In 2014, after Google had acquired the reCAPTCHA technology (2009), an analyst for the tech giant discovered that artificial intelligence (AI) could solve the most complex CAPTCHA/reCAPTCHAs with over 99% accuracy. This meant that it was almost pointless to have a reCAPTCHA on a webpage.

To fight this new AI-capable cracking, Google released its “NoCAPTCHA reCAPTCHA” technology, that not only requires users to decode text, but also analyzes their digital behavior, using an algorithm that monitors their interaction with content (such as mouse pointer movement, screen reader resolution, and the time taken to complete a form) to determine if they are a robot, before reaching the security checkpoint. Once the user reaches the checkpoint, they must then confirm the statement: “I am not a robot.”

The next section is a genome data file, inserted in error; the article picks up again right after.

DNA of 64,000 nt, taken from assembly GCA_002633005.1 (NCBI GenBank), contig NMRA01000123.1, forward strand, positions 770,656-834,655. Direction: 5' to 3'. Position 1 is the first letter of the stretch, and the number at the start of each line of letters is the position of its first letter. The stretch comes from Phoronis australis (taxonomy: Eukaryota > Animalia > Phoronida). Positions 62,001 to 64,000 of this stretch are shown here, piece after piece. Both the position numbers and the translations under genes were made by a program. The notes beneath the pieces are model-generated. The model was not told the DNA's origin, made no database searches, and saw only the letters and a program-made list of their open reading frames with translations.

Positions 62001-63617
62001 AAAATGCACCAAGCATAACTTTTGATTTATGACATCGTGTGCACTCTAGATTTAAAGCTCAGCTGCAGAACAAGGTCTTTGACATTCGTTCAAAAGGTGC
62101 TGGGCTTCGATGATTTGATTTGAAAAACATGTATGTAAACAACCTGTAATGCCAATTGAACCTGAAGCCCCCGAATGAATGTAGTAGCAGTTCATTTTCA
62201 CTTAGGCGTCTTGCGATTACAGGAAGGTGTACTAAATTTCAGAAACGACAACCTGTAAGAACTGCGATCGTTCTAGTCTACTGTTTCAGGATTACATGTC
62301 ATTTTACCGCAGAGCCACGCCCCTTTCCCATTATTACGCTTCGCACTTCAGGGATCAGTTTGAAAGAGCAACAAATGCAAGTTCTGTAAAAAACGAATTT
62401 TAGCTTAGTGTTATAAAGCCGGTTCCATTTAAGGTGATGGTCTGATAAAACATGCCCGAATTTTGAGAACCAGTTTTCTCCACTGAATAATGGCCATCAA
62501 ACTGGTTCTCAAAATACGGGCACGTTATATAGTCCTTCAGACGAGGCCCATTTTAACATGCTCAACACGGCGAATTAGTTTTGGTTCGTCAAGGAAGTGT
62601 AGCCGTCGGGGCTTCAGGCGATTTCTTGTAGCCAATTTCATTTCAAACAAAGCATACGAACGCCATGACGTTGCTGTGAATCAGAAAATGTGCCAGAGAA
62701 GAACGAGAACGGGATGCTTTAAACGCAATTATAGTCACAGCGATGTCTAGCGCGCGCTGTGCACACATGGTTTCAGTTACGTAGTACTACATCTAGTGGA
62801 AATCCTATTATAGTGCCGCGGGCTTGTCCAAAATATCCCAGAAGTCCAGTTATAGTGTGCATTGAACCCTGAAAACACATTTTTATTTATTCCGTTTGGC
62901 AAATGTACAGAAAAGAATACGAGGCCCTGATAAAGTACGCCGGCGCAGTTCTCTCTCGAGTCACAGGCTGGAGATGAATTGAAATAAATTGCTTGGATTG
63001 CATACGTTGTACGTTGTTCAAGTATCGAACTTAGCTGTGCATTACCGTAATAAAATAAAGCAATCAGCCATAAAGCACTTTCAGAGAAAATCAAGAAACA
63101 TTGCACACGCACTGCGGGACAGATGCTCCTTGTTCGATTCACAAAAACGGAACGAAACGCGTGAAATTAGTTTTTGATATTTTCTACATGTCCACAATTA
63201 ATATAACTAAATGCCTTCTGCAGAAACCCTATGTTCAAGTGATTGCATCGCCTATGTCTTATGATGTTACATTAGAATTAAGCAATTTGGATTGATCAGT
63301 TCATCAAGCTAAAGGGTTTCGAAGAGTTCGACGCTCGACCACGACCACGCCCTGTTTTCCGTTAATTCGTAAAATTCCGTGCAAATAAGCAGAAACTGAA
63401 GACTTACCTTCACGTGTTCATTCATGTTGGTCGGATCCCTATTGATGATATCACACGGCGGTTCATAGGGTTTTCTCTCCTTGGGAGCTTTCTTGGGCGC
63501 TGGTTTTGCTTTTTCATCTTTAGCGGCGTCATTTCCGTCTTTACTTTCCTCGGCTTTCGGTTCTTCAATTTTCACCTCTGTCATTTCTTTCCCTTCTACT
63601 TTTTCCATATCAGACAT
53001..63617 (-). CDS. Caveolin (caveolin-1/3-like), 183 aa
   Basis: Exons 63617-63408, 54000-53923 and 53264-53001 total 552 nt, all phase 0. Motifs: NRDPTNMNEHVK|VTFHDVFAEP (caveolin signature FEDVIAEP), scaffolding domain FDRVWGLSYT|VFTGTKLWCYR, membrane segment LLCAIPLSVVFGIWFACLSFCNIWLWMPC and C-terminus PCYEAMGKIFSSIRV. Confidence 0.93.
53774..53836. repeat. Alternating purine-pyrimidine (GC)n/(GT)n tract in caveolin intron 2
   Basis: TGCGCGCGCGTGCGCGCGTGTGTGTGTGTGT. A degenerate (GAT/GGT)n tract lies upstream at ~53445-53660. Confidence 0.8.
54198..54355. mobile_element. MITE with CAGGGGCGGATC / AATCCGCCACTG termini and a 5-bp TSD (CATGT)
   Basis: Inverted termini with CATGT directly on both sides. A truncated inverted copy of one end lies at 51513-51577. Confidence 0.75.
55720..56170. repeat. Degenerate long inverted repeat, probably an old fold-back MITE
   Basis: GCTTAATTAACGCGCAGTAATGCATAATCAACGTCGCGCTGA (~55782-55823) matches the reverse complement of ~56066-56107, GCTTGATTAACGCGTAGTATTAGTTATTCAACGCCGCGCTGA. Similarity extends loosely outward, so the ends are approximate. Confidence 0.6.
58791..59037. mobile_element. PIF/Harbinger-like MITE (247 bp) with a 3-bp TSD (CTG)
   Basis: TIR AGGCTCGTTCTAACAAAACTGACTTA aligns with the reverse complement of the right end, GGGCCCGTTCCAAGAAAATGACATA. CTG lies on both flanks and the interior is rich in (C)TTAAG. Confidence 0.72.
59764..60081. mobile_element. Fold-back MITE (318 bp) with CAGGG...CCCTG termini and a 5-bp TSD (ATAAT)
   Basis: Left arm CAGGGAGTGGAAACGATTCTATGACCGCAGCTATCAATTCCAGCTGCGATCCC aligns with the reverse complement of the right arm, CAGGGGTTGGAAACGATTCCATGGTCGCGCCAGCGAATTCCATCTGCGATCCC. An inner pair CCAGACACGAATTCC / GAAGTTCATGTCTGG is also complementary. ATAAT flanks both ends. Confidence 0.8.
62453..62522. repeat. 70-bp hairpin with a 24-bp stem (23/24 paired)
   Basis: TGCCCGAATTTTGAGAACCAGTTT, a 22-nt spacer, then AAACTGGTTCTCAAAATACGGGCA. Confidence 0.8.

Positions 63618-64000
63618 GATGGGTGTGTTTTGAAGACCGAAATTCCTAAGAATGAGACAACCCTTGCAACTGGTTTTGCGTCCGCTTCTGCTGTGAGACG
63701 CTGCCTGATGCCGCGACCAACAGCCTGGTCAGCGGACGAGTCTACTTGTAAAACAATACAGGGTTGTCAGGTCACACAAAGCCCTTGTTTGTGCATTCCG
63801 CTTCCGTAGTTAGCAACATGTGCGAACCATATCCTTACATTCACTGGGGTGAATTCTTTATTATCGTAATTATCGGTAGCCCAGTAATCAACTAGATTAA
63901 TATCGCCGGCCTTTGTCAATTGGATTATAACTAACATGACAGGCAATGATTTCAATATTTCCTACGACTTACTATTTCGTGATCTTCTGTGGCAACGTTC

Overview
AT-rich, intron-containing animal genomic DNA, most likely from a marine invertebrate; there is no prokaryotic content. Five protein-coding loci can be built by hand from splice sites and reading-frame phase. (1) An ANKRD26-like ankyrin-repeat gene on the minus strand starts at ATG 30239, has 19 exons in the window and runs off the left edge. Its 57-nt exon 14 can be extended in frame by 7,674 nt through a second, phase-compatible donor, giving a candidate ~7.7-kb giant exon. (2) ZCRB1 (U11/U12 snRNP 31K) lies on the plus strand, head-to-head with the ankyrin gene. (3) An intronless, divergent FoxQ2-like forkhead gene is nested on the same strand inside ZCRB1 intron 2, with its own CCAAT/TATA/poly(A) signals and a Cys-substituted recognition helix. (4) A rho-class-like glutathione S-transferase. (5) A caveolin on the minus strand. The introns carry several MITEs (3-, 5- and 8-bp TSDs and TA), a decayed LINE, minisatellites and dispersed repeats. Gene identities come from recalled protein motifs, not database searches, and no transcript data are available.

Image Source: Google

At this point, you’re probably thinking, finally a solution.  Not quite.

While the No CAPTCHA is more efficient than previous forms of anti-bot security measures, it is still not a satisfactory accessible solution, particularly for users who solely use the keyboard (no mouse) or screen readers, because their digital behavior varies from the standard user, this causes the technology to flag for potential spam tendency. In cases of doubt of humanity, the technology will either force you to identify an item in a photo array or display a standard CAPTCHA, which creates a barrier for users with disabilities.

Is there an Accessible CAPTCHA Solution?